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Global Go To Think Tank Index (GGTTI) 2020 launched                    111,75 Think Tanks across the world ranked in different categories.                SDPI is ranked 90th among “Top Think Tanks Worldwide (non-US)”.           SDPI stands 11th among Top Think Tanks in South & South East Asia & the Pacific (excluding India).            SDPI notches 33rd position in “Best New Idea or Paradigm Developed by A Think Tank” category.                SDPI remains 42nd in “Best Quality Assurance and Integrity Policies and Procedure” category.              SDPI stands 49th in “Think Tank to Watch in 2020”.            SDPI gets 52nd position among “Best Independent Think Tanks”.                           SDPI becomes 63rd in “Best Advocacy Campaign” category.                   SDPI secures 60th position in “Best Institutional Collaboration Involving Two or More Think Tanks” category.                       SDPI obtains 64th position in “Best Use of Media (Print & Electronic)” category.               SDPI gains 66th position in “Top Environment Policy Tink Tanks” category.                SDPI achieves 76th position in “Think Tanks With Best External Relations/Public Engagement Program” category.                    SDPI notches 99th position in “Top Social Policy Think Tanks”.            SDPI wins 140th position among “Top Domestic Economic Policy Think Tanks”.               SDPI is placed among special non-ranked category of Think Tanks – “Best Policy and Institutional Response to COVID-19”.                                            Owing to COVID-19 outbreak, SDPI staff is working from home from 9am to 5pm five days a week. All our staff members are available on phone, email and/or any other digital/electronic modes of communication during our usual official hours. You can also find all our work related to COVID-19 in orange entries in our publications section below.    The Sustainable Development Policy Institute (SDPI) is pleased to announce its Twenty-third Sustainable Development Conference (SDC) from 14 – 17 December 2020 in Islamabad, Pakistan. The overarching theme of this year’s Conference is Sustainable Development in the Times of COVID-19. Read more…       FOOD SECIRITY DASHBOARD: On 4th Nov, SDPI has shared the first prototype of Food Security Dashboard with Dr Moeed Yousaf, the Special Assistant to Prime Minister on  National Security and Economic Outreach in the presence of stakeholders, including Ministry of National Food Security and Research. Provincial and district authorities attended the event in person or through zoom. The dashboard will help the government monitor and regulate the supply chain of essential food commodities.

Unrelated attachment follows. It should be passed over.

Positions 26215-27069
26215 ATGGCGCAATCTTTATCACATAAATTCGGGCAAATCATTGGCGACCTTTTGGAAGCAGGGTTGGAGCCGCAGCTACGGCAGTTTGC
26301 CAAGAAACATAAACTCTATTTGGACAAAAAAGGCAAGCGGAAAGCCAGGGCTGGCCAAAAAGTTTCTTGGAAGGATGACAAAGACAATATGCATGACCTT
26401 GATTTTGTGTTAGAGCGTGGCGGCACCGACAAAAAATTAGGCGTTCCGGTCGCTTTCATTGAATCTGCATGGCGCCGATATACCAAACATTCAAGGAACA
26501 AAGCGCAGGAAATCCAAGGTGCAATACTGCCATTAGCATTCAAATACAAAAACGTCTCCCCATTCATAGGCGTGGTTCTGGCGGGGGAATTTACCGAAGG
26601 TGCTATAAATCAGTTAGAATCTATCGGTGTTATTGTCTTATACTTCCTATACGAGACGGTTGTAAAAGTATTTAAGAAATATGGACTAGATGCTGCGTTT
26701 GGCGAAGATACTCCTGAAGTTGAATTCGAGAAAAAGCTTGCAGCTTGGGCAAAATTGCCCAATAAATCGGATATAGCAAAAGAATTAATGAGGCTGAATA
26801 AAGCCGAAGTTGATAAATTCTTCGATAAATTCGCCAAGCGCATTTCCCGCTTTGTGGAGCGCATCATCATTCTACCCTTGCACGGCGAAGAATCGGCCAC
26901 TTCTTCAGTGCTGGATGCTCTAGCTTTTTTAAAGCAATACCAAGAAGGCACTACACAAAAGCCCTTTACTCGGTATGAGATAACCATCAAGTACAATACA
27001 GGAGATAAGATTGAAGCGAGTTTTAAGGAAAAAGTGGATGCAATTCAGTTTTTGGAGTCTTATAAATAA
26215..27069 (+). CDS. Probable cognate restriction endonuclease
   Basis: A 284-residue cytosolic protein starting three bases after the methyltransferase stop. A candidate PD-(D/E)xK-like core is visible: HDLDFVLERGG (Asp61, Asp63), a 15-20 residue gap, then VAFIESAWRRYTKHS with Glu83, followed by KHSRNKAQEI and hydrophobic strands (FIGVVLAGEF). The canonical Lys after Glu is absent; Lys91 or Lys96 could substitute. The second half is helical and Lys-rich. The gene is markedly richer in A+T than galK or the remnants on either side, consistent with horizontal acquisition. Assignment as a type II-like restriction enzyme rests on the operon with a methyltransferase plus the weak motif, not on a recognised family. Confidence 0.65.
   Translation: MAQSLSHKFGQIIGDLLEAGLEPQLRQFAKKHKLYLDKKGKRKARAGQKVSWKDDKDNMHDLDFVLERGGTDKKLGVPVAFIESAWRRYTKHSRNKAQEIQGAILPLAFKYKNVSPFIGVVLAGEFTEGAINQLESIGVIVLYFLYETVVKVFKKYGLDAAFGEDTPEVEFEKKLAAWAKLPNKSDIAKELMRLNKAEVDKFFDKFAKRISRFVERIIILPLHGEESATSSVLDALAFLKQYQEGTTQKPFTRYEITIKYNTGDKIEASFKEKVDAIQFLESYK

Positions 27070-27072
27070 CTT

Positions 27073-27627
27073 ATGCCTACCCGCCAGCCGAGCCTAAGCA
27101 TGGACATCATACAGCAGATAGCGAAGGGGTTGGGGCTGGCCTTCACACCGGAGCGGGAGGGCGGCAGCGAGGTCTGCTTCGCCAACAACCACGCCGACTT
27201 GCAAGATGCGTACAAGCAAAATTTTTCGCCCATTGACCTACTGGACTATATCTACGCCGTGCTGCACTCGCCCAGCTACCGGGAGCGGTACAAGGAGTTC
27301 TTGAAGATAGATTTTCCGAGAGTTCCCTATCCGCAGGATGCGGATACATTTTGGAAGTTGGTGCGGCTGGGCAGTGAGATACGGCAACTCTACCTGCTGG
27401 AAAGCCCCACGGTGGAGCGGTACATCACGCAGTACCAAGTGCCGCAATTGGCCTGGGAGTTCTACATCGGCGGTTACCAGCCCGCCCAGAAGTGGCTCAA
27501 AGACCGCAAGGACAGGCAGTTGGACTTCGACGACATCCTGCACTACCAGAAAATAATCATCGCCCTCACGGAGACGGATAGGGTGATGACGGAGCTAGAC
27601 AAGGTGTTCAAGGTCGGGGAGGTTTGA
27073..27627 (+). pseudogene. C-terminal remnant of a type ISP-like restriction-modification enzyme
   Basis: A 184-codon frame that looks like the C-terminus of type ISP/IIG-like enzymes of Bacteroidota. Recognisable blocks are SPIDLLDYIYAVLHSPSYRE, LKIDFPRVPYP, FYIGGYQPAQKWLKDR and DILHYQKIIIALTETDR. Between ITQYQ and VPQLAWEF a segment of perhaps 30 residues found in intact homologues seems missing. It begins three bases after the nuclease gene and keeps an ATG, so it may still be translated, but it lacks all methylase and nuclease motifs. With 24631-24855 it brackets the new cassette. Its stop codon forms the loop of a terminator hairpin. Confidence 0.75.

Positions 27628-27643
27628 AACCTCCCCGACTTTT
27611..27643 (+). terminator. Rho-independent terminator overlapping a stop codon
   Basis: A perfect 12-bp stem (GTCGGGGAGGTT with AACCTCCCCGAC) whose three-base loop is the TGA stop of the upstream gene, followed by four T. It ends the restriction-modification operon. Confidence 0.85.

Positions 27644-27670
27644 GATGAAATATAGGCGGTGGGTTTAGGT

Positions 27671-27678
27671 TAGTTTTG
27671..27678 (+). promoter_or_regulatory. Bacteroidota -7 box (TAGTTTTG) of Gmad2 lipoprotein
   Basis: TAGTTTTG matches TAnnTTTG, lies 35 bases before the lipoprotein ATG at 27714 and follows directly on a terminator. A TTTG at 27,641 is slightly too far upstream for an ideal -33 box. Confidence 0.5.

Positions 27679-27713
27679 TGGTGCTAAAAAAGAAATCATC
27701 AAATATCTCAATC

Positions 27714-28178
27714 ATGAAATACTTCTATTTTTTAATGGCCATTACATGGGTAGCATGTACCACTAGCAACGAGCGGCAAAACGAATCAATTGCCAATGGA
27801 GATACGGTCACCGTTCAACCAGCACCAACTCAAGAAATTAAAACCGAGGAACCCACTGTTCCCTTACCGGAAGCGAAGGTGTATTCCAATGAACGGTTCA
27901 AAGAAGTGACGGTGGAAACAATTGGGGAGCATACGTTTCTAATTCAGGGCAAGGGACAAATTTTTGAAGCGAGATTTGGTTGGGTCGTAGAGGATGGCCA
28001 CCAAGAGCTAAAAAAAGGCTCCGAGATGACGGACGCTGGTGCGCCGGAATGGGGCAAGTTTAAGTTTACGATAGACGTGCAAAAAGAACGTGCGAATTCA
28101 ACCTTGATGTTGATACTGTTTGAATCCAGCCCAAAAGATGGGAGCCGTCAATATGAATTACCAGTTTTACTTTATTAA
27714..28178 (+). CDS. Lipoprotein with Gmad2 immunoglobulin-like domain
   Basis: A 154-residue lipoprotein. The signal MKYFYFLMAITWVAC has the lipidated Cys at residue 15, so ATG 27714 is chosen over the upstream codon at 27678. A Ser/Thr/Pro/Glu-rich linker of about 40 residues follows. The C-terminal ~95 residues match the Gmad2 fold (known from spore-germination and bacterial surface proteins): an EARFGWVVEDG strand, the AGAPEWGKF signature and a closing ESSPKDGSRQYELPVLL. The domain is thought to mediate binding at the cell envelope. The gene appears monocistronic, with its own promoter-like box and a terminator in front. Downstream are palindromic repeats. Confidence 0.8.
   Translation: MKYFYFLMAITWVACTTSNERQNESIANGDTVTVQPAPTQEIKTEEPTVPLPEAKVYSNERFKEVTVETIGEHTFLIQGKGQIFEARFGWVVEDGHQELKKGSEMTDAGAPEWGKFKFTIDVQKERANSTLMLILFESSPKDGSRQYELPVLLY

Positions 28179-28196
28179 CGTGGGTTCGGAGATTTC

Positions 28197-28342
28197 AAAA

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Published Date: Jan 1, 2001

Does Climate Change Matter in Pakistan? (W-58)

Shaheen Rafi Khan, SDPI


Pakistan is both energy deficient and energy profligate. These aspects define the energy-environment nexus and establish its national versus global context. Energy inefficiency tends to have direct and adverse environmental consequences. To the extent that Pakistan is energy deficient, — and this is almost a tautology — it falls in that category of developing countries which contribute relatively little to global warming but are vulnerable to the effects of climate change. Such vulnerability, however, is primarily rooted in socio-economic factors, with potential climate change impacts — either harmful or benign — being incremental in character. While this is true of secular impacts, extreme events (droughts, floods, storms) are presumed to have more far-reaching impacts and should be researched.

The paper has three related parts. The first part reviews patterns of energy consumption in Pakistan and the ensuing direct environmental impacts. The macro-indicators of energy consumption are examined and separated by their constituent elements, namely, by fuel source. The second part presents forecasts of energy demand. Collateral emissions are also estimated, reflecting global concerns. The third part examines biophysical and socio-economic impacts of climate change in Pakistan, with a focus on the three related sectors of water, agriculture and forestry.  Socio-economic vulnerabilities are juxtaposed with climate change impacts for a more holistic view of the problem.

The paper concludes with some observations on the North-South debate on climate change. In particular, it re-visits the issue of national versus global guilt and concludes that over the next half century the potential impacts of climate change on the economy will largely be governed by national policies affecting Pakistan’s demography, agriculture, infrastructure, forest resources and health.